An example of this problem was seen in a small number of patients in Europe given recombinant erythropoietin in the late 1990′s. These patients developed a very serious complication known as pure red cell aplasia (PRCA). This happened because they developed neutralizing antibodies against not just the recombinant protein that they were being injected with, but also against the erythropoietin protein their bodies produced naturally. As a result, they needed frequent blood transfusions with red blood cells since they stopped making any of their own. What caused them to develop this disorder? After a lengthy investigation, it is believed that the development of pure red cell aplasia was likely caused by different stabilizers used in the formulation, the composition of materials in the syringe that contains the protein to be injected, and possibly even the route of administration as well. As a result of these issues, regulatory agencies are likely to be extremely conservative in approving generic versions of recombinant proteins.
Biogenerics Will Operate Differently From Small Molecule Generics
There are often many different brands of small molecule drugs that all attack the same target. For example, there are 12 different beta blockers for heart conditions and five brands of statins that your doctor can choose from to lower your cholesterol. Because there are often multiple drugs that exploit the same biologic target for a given medical condition like high blood pressure, the introduction of a generic version of any one member of the class can seriously erode sales of another drug within the same group. Let’s look at the No. 1 selling drug in the world, Pfizer’s cholesterol-lowering drug atorvastatin (Lipitor), which generated worldwide sales of more than $13 billion in 2008. The introduction of a generic version of Merck’s competing drug simvastatin (Zocor) took a big bite out of not just Zocor’s sales, but Pfizer’s Lipitor sales as well. These sales will really erode when generic versions of Lipitor hit the market, which will very likely happen in the next few years. Pfizer’s acquisition of Wyeth earlier this year was driven, in large part, by its need to plug this upcoming revenue gap.
This situation has no current parallels with biologics in the US, since no biogenerics have made it into the marketplace. Biologics can be roughly divided into two classes. The first class is made up of drugs that are genetically engineered copies of proteins found naturally in the body, and are agonistic in nature, meaning they stimulate or provide an important function. Examples are recombinant erythropoietin, insulin, blood clotting factors, replacement enzymes, and growth factors. In contrast to small molecules, where there can be many drugs that target the same enzyme, biologics of this type usually enjoy standalone, monopoly status in their markets. Only the recombinant protein is biologically effective. Small molecules or other biologics that have the same effect have, with a few exceptions, not been discovered. These types of drugs are virtually immune to competition.
The second class, which include most monoclonal antibodies, are antagonistic in nature and can be termed “neutralizing biologics”. They are designed to block the action of a naturally-occuring molecule.
The place where biogenerics have the strongest potential to cut into sales of existing drugs is in the “neutralizing biologic” arena. For example, there are currently three monoclonal antibodies as well as a soluble receptor that all compete in the rheumatoid arthritis arena by binding to and neutralizing an inflammatory protein called TNF. In this situation, the introduction of a biogeneric would be quite likely to cut into sales of all of the members of the class. The bottom line here: biological agonists will be more resistant (in a revenue sense) to biogenerics competition than biological antagonists.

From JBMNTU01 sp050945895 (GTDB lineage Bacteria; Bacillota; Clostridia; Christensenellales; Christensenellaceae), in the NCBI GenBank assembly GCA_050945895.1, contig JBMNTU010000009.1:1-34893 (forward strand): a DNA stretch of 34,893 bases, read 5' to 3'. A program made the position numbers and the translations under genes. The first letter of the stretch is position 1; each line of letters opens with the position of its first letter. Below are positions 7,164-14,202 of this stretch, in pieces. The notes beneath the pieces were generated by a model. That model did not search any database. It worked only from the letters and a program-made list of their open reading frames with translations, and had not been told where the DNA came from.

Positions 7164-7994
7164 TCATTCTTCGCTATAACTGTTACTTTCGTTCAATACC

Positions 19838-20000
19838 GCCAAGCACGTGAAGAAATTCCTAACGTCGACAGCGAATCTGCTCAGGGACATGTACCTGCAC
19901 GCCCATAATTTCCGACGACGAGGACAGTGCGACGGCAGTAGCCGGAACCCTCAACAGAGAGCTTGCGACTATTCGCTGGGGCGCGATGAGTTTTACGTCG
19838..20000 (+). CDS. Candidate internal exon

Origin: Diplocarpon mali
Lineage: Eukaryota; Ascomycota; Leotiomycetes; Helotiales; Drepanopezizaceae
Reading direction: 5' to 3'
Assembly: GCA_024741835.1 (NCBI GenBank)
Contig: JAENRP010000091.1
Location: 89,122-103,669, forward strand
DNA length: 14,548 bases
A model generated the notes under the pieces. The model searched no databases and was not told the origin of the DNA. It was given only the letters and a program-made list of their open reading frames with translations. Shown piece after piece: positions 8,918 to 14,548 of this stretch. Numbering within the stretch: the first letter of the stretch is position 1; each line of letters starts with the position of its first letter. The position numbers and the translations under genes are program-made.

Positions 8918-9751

Biologics Will Get Market Exclusivity – A Good Thing?
Aside from patent considerations, discussions are well underway in Washington as to whether or not biologics deserve a period of market exclusivity, and if so, how long a period this should be. Market exclusivity means that once a biologic is approved for a certain indication, no generic form of that molecule could be sold for the same indication during the period of exclusivity. Given that drug patents these days last 20 years, one might wonder what all the fuss is about. Many consider the point moot. The pharmaceutical industry has lobbied for a 12-year exclusivity period, arguing that it’s necessary to protect their financial interests and to provide an incentive to innovate. As currently written, this 12-year period has found its way into pending health care legislation in both the U.S. House of Representatives and the Senate. While I am not troubled about the time frame due to the overriding patent issues, I am bothered by the inclusion of clauses in this legislation that can essentially enable drug companies to extend these time frames multiple times by producing minor variants or by altering the manufacturing process. Thus, a 12-year period of exclusivity could easily morph into one that was 24 years. This can only succeed in keeping prices high for consumers by keeping competitors off the market.
Left out of any of the market exclusivity discussions that I have read is the positive effect that this legislation could have on legacy molecules discovered during the period I refer to as the cloning wars (roughly 1980-2000). During this time, competing biotech companies cloned a fair number of significant proteins that never made it into clinical trials, didn’t get properly investigated there, or failed outright. There are many reasons they didn’t work out. However, the chances of these molecules receiving further clinical investigation are presently very dim, because their patents have already expired, or will soon. Without patent protection, these molecules will not attract a financial commitment from industry. But if Congress suddenly grants them a new 12-year period of market exclusivity, then companies will have a reason to rescue at least some of these proteins from the biologic scrap heap and return them to the clinic. Given the likelihood that many diseases, such as cancer, will need to be treated simultaneously with a spectrum of drugs, rescuing some of these promising biologics will be a good thing.